‘Tenet’ continues director Christopher Nolan’s passion for mystery. Up until its continually delayed release, not much was known about the plot although with any Nolan movie, it was sure to offer fascinating viewing. His ‘Dark Knight’ trilogy and films like ‘Inception’ have entertained as well as provided food for thought. ‘Tenet’ is no exception with its visual flair as dazzling as the story’s endless twists and turns.

The Protagonist (John David Washington) is fighting to save the world from Armageddon. Armed with only one word, Tenet, he dives into a world of international espionage including dangerous mobster Andrei (Kenneth Branagh), his wife Kat (Elizabeth Debicki) and his handler Neil (Robert Pattinson). His mission sees him battling against time with the clock ticking towards doomsday.

Like his movies ‘Inception’ and ‘Memento’, ‘Tenet’ is a cinematic puzzle. The clues are there to see where the story is heading but the viewer definitely needs to concentrate. The complex narrative ducks and weaves across multiple time-zones which is an intriguing way in telling a story. Nolan isn’t afraid to play with style and form while offering a commercially minded and exciting work like ‘Tenet’.

‘Tenet’ thrives from its cast and script. Washington, Branagh and others give solid performances with equally complex characters. You’re never too sure of their motivations making for consistently arresting viewing. The stirring music score combines with the visuals to make ‘Tenet’ one of the better Nolan vehicles without any pretentiousness as some have been.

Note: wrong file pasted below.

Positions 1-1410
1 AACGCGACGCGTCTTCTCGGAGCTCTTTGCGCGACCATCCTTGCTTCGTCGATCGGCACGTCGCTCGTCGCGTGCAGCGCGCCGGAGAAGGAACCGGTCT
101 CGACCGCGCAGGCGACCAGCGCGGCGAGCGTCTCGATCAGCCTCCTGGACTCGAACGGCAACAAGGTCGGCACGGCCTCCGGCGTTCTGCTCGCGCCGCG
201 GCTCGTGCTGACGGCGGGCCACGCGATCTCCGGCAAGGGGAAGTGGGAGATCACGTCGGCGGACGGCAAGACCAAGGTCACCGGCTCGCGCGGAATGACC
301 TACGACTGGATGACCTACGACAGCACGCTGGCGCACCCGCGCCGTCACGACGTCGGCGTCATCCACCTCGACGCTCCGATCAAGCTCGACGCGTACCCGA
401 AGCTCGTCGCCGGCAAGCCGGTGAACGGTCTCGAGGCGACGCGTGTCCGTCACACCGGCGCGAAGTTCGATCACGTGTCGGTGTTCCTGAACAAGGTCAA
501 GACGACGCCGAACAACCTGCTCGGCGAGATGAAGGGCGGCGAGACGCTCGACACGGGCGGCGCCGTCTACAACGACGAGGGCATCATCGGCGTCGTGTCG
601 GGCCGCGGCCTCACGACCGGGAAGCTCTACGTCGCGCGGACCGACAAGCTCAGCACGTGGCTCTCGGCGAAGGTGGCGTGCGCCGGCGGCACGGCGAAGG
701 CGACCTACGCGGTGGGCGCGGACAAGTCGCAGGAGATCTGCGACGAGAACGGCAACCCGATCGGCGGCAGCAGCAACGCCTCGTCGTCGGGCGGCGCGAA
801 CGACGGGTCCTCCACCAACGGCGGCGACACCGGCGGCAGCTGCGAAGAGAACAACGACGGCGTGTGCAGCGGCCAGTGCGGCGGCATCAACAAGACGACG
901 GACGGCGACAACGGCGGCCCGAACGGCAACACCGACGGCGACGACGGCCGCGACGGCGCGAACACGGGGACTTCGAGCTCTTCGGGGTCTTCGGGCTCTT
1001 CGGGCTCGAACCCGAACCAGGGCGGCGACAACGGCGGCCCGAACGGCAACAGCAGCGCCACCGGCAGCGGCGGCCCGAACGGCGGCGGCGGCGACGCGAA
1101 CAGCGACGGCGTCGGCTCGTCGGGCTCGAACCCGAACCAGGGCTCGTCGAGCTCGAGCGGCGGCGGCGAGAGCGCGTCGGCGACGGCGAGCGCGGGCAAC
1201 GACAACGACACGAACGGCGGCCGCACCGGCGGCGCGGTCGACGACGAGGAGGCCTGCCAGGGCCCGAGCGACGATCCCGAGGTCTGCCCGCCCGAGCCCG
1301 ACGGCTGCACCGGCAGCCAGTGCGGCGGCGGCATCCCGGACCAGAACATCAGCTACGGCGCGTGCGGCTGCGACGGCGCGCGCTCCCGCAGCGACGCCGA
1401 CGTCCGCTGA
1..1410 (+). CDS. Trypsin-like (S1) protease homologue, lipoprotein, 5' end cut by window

After a long wait due to real world events, ‘Tenet’ fully embraces its big screen ideals. Its mix of action and drama are finely balanced. Nolan’s films are always ‘must see events’ with ‘Tenet’ another strong production marvelling in its’ time-bending escapades.

Rating out of 10: 8



Michael Mann has made a career of directing cutting edge stories. ‘Manhunter’, ‘Collateral’ and ‘Miami Vice’ are some that have made their mark. His output is sparse but when he creates a new movie, it’s usually an attention grabbing experience. ‘Blackhat’ attempts to be an intriguing action thriller examining the world of cyber-espionage. Whilst this isn’t anything new, Mann gamely tries to refresh the material in his unique visual style.

Nick Hathaway (Chris Hemsworth) is an expert computer hacker who has been languishing in jail for his crimes. Freedom is offered when parts of a computer code he wrote is used in a terrorist attack. Tasked by the FBI to locate who is using this as a power game between America and China, Hathaway’s potent skills are needed to restore order before chaos completely reigns.

‘Blackhat’ is filled with potential which is the best thing one can say about it. The cat and mouse game between Hathaway and those behind the threat promises exciting viewing. Unfortunately the usually reliable Mann provides listless direction to what should have been a dynamic script. The action sequences feel pedestrian with Hathaway an unlikely hero in a scenario reaching breaking point.

It doesn’t help that Hemsworth is completely mis-cast. It’s a stretch seeing him as a computer nerd, complete with chiselled muscles. His physical assets are frequently seen with Hathaway in a constant state of undress. Whilst credit is due to Hemsworth for trying, he doesn’t cut it here with his co-stars equally bland, perhaps reflecting the threadbare plotting.

‘Blackhat’ is a lesser Mann vehicle. It’s frustrating as the story had the ability to offer something captivating. The world of cyber-crime has never looked so uneventful with a computer’s micro-circuits showing more personality than this feeble effort.

Rating out of 10: 4